That leads to two metabolic problems: You won't increase skeletal muscle, and your body could use the lean muscle you do have for energy because you aren't using it to lift a heavy load.
How BCAAs Help You Keep Your Muscles
Here are the ways branched-chain amino acids can help you stay swole when you're dieting.
Increase Protein Synthesis
Branched-chain amino acids (which are the essential amino acids valine, isoleucine, and leucine) stimulate muscle protein synthesis, potentially more than a normal protein on its own. Protein synthesis is the metabolic process when your body makes new muscle protein, also known as gains.
Reduce Protein Breakdown
Increased BCAA levels also work in your favor by reducing the rate of protein breakdown. They do this by decreasing the activity of the protein breakdown pathway, and also by decreasing the expression of several complexes involved in protein breakdown. (They decrease the amount of mRNA produced from the gene that codes for these components.)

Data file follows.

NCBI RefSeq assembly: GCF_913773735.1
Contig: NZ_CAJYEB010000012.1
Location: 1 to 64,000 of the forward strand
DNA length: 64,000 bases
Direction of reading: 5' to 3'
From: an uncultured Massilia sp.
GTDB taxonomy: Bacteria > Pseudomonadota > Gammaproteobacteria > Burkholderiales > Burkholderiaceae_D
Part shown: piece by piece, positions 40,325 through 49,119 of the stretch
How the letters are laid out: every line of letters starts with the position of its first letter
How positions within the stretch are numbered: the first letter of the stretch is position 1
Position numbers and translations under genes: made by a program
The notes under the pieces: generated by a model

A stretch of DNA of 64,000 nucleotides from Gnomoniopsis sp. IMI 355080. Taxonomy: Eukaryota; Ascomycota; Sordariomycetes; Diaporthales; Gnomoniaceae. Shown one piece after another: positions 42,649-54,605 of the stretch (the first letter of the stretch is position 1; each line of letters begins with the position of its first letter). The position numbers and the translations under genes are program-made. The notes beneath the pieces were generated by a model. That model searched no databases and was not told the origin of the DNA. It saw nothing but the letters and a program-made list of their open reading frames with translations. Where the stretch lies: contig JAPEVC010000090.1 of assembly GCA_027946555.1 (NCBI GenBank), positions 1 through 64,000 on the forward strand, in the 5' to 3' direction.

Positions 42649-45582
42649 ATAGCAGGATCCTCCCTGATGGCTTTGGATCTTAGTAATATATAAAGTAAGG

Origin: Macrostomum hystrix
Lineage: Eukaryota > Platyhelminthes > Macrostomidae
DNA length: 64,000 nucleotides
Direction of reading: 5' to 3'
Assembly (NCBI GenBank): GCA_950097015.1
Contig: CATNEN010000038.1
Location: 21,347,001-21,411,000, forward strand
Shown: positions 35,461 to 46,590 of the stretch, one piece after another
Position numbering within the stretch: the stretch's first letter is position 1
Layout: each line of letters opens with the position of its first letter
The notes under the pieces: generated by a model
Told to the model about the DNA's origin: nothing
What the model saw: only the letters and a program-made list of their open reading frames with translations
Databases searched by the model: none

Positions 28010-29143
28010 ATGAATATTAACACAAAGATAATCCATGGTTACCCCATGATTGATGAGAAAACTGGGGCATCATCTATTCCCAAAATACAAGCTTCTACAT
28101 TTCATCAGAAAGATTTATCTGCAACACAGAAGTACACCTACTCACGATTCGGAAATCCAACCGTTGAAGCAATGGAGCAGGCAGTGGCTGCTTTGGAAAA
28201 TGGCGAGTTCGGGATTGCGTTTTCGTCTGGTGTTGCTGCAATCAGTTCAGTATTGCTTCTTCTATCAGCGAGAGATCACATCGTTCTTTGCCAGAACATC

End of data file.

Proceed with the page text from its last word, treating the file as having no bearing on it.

If we revisit our original equation for muscle mass, it's plain to see that increasing synthesis and decreasing breakdown will equate to muscle gain or maintenance.
Have Better Workouts
Amino acid supplementation could also help you get a more intense workout. Branched-chain amino acids compete with the amino acid tryptophan for entry into the brain, where tryptophan can be converted to the neurotransmitter serotonin.
During exercise, serotonin levels rise and can make you feel more fatigued, meaning you won't be able to push as hard.
BCAA supplementation reduces the amount of tryptophan that gets through the blood-brain barrier, and therefore reduces the amount of serotonin produced. This might allow you to work harder, longer, and get more gains.
BCAAs and Whey
Despite all these benefits of BCAA supplementation, there are many skeptics who say branched-chain amino acids are overpriced and you can just get them from whey protein. While proteins like whey are naturally rich in BCAAs, this isn't the most effective strategy for muscle growth or fat loss.